Midnight Ramblings

So I got an email a little while a go from Stancil Johnson

He is writing a book on disc golf, from what I hear its pretty comprehensive and I think he been working on it for quite a few yares now.
Anyway, he asked a few questions in regards to a technical paper I wrote a few years back.
I started to answer the questions he had and just started rambling away and,,,,,, well here it is hope its interesting to someone

Ok where to start, first off I too have spoken with Peter a few times ( Geoff and Johnny are 2 of my best disc golf buddies)

Peter gave me quite a bit of insight on how much the under cavity is effecting the flight, which is a big reason some of our newer discs have a concave inside rim under the flight plate, specifically where the rim depth meets the flight plate. I’ve noticed the c urrent discs we use this on ( Apache, Warrior and Element maintain their launch velocities much longer, which equates to longer flights.

Combine this with dimple ( Diablo DT) and surface technology ( Illusion, assassin, apache) on the discs and I guarantee we have some of the best performing discs on the market.

I really don’t mind the questions and observations and know exactly what your talking about when you say I have some contradicting terms. Most of anything I have written or you have read is probably not finished material. There is a whole lot I am leaving out with what I have released to the public so far. Basically I produced some information for the public to create some interest and it hoped to be able to write more someday. At some point I will spend the time and develop much more elaborate technical papers on all that I have learned through disc making and test flying as well as the polymer development.

One thing I haven’t gone into great detail is about resistance to turn and gyroscopic procession.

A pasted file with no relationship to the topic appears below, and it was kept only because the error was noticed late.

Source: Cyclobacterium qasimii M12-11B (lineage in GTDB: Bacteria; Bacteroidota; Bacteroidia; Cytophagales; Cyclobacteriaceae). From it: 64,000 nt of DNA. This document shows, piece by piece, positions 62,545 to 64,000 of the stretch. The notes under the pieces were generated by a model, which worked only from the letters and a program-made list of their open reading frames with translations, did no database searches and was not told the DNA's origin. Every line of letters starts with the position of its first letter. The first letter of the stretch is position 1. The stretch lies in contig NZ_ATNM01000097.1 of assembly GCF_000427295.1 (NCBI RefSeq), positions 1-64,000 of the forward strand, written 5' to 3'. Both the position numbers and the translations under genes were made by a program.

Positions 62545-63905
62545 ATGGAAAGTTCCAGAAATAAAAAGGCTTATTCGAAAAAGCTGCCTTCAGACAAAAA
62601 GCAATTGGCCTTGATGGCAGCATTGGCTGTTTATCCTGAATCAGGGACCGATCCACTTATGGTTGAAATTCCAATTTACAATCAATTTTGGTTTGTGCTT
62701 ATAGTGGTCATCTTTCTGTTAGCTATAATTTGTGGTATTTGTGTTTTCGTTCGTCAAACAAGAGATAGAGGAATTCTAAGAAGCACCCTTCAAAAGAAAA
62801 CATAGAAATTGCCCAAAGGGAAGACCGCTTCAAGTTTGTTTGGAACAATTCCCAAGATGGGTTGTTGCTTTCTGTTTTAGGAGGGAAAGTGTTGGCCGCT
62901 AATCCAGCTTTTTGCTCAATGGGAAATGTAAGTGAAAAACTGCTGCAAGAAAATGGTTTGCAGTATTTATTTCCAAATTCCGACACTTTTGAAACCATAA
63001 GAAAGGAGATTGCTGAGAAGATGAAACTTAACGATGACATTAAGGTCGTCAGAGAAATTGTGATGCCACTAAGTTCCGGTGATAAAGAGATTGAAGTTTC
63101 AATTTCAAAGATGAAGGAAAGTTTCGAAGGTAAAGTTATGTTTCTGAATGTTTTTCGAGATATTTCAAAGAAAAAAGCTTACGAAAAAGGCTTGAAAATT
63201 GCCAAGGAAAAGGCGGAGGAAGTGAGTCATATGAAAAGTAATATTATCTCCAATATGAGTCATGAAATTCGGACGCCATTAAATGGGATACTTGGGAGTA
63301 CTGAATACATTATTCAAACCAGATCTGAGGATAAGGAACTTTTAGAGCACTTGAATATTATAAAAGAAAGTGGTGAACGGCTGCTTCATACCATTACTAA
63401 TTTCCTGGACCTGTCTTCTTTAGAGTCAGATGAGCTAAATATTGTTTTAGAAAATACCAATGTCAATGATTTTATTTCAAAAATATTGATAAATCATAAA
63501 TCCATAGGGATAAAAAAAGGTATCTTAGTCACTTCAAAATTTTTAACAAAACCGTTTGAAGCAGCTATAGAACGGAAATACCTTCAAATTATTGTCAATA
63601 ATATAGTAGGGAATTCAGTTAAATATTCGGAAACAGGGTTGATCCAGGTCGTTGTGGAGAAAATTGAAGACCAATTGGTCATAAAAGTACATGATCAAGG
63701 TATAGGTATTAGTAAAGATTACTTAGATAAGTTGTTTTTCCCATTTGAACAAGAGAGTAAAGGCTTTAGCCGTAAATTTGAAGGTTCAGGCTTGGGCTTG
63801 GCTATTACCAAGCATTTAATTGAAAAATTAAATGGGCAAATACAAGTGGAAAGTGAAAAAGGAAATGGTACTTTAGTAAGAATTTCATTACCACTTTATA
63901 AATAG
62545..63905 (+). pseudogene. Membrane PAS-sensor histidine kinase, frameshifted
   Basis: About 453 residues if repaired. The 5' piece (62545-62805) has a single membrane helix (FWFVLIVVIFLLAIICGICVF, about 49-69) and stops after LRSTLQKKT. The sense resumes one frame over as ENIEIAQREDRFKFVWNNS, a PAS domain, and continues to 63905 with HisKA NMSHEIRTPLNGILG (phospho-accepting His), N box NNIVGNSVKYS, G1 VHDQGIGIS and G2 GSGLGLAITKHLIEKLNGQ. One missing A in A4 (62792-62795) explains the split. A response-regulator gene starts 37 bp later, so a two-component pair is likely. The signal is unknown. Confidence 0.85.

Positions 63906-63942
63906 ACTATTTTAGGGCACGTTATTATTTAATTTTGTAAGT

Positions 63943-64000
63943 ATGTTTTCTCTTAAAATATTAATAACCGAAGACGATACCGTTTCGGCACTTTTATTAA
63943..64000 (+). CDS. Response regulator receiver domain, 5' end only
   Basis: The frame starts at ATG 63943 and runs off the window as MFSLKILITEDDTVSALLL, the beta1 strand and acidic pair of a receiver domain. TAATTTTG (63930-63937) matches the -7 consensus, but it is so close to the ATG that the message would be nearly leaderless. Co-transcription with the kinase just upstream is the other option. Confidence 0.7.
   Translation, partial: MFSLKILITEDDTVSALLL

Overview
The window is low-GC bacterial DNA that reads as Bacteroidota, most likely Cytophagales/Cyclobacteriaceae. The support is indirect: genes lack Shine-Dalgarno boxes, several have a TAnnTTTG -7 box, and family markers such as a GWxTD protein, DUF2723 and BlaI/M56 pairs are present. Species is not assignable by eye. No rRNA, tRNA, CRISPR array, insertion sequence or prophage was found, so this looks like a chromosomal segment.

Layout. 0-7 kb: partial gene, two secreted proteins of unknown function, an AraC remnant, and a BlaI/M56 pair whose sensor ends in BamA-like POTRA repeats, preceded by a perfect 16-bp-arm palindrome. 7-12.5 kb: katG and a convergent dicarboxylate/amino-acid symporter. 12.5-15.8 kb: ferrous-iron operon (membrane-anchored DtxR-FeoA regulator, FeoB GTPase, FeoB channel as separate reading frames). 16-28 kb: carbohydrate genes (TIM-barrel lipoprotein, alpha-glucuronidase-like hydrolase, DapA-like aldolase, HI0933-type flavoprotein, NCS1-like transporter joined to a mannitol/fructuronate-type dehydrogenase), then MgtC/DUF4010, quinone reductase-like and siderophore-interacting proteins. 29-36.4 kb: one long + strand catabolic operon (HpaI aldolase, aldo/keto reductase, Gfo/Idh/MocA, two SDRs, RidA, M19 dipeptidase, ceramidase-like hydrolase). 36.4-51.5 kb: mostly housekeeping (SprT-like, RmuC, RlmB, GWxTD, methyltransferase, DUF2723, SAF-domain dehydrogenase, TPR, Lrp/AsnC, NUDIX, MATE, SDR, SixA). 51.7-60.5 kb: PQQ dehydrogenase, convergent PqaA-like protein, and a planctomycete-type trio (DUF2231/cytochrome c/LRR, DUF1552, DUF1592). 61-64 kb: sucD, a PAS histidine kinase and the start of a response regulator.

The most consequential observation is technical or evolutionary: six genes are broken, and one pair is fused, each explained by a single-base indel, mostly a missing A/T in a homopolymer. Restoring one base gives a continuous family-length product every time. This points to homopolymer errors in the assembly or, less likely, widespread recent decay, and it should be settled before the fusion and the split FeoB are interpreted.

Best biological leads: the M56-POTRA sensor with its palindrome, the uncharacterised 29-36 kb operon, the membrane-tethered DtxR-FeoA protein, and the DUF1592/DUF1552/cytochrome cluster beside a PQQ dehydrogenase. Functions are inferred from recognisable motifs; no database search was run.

theres still a whole lot to learn about disc geometry and how things like weight distribution from flight plate to wing effect the flight. by effect the flight I mean maintaining launch rotation, the resistance to turn, stabilizing flight during the glide portion of the flight and the fade on deceleration.

I’m fairly certain discs that are MORE gyroscopic will fade more than discs that are less given the same speed and rotations. the thing is the more gyroscopic a disc is the longer it will stay spinning.

(a question was asked about what I call the shape under the parting line on the wing)

Under camber would be the term for the shape or distance from the nose ( or leading edge) to the bead ( or part that would touch the table if it were laid flat). Disc with more under camber than dome ( shape above the parting line or nose) will be more over stable and have more resistance to turn as well.

And yes the opposite is true. If there is less under camber than dome the discs will be easier to turn, but discs will a lot more mass at the rim will fade sooner and harder than those with less ( more centrifugal designs like mid-ranges).

I suspect you will see very few long range drivers ever produced again with large concaved under cambers like a whippet or blaze.

Small amounts of concave here or small beads do a much better job of giving a disc resistance to turn ( HSS high speed stabliility). IMO

You should see our latest disc,, the APache